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Practical Techniques to Minimize the Risk of CIN in the High-risk Patient

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Author(s): Mark Downes

Journal: Iranian Journal of Radiology
ISSN 1735-1065

Volume: 5;
Issue: S1;
Start page: 11;
Date: 2008;
Original page

ABSTRACT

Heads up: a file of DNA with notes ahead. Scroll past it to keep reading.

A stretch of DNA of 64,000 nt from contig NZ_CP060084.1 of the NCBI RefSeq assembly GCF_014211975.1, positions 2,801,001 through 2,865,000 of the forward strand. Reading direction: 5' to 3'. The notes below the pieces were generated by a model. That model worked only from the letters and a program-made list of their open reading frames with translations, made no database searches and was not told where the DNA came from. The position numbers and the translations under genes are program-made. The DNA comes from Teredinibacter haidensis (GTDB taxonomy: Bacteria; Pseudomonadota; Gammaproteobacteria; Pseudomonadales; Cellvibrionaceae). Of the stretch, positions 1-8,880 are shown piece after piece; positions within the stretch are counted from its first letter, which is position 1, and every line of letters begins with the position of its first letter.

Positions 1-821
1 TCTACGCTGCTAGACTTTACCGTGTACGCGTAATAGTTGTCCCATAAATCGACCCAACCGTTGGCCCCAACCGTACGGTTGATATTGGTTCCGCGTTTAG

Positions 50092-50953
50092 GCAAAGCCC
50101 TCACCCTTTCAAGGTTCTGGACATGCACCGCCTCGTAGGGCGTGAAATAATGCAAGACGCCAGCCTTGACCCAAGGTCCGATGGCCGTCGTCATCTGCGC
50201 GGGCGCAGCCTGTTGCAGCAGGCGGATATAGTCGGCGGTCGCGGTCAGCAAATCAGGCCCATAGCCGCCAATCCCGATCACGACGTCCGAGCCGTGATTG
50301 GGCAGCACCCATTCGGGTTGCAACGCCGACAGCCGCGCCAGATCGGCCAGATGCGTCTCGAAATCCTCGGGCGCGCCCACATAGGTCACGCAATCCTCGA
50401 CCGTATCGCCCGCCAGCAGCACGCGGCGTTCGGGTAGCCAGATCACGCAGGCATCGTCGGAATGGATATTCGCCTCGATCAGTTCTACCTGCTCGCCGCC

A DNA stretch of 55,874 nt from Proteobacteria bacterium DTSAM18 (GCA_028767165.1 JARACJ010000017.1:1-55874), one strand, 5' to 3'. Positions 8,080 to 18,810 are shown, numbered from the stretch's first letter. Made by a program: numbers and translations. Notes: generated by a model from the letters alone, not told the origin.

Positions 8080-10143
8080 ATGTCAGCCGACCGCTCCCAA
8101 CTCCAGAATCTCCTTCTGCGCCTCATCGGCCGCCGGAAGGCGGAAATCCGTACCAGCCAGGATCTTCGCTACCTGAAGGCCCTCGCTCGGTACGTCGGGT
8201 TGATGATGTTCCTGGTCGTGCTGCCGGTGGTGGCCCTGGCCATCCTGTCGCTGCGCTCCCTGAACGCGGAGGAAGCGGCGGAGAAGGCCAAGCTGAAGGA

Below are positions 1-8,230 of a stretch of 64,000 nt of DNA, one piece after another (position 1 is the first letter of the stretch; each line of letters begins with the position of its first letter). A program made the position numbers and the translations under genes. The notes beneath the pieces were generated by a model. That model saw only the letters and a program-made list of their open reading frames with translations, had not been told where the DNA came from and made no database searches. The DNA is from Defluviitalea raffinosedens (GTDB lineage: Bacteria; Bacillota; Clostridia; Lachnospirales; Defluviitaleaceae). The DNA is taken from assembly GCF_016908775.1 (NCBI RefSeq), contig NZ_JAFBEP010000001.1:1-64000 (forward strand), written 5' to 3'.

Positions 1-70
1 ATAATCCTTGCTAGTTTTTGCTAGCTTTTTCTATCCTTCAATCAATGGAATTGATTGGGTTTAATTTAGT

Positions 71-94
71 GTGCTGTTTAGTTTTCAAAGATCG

The use of iodinated contrast media (CM) is integral to the practice of interventional radiology, facilitating visualization of anatomic structures during MDCT guided diagnostic and therapeutic procedures and leading to advances in patient care.The benefits of contrast-enhanced MDCT imaging,"nhowever, must be viewed in the context of the potential risks of CM use, of which contrast-induced nephropathy (CIN) may be the most serious. CIN is the third commonest cause of hospital-acquired renal insufficiency, with approximately 33% of these cases attributed to CM use in CT procedures in patients who are at risk of CIN due to the presence of established risk factors. Reported patient risk factors for CIN include age, congestive heart failure, and dehydration but pre-existing renal impairment, particularly in association with diabetes, is generally recognized as the most important variable. Based on this, it is recommended that patients who are to undergo intravenous administration of an iodinated contrast agent be questioned about potential renal dysfunction at the time of referral and those who answer positively to at least 1 question should be screened for elevated serum Cr. When a high-risk patient is identified, several strategies can be implemented to minimize the occurrence of CIN. Cessation of all nephrotoxic medications should be implemented if possible ≥24 hours before the contrast-enhanced CT procedure. Adequate pre-and post-procedural hydration is considered one of the most effective CIN prevention measures. Studies of pharmacological prophylaxis are less encouraging and the role of N-acetylcysteine for CIN prevention, for example, remains unclear to date. Finally, volume and type of CM used during the CT procedure may influence the development of CIN. Findings from randomized controlled trials that have considered the role of CM osmolality on nephrotoxicity in at-risk populations suggest that the iso-osmolar CM iodixanol is reno-protective, particularly in the case of high-risk, renally impaired populations. In"nthese randomized controlled trials conducted in the intra-arterial setting or the CT setting, the CIN incidence for iodixanol was at least as low, if not lower, than for the various low-osmolar comparators. This presentation will review the importance of identifying patients who are at-risk of CIN and will discuss strategies that can be implemented to minimize this risk and, thereby, optimize the clinical value of contemporary contrast-enhanced CT procedures.

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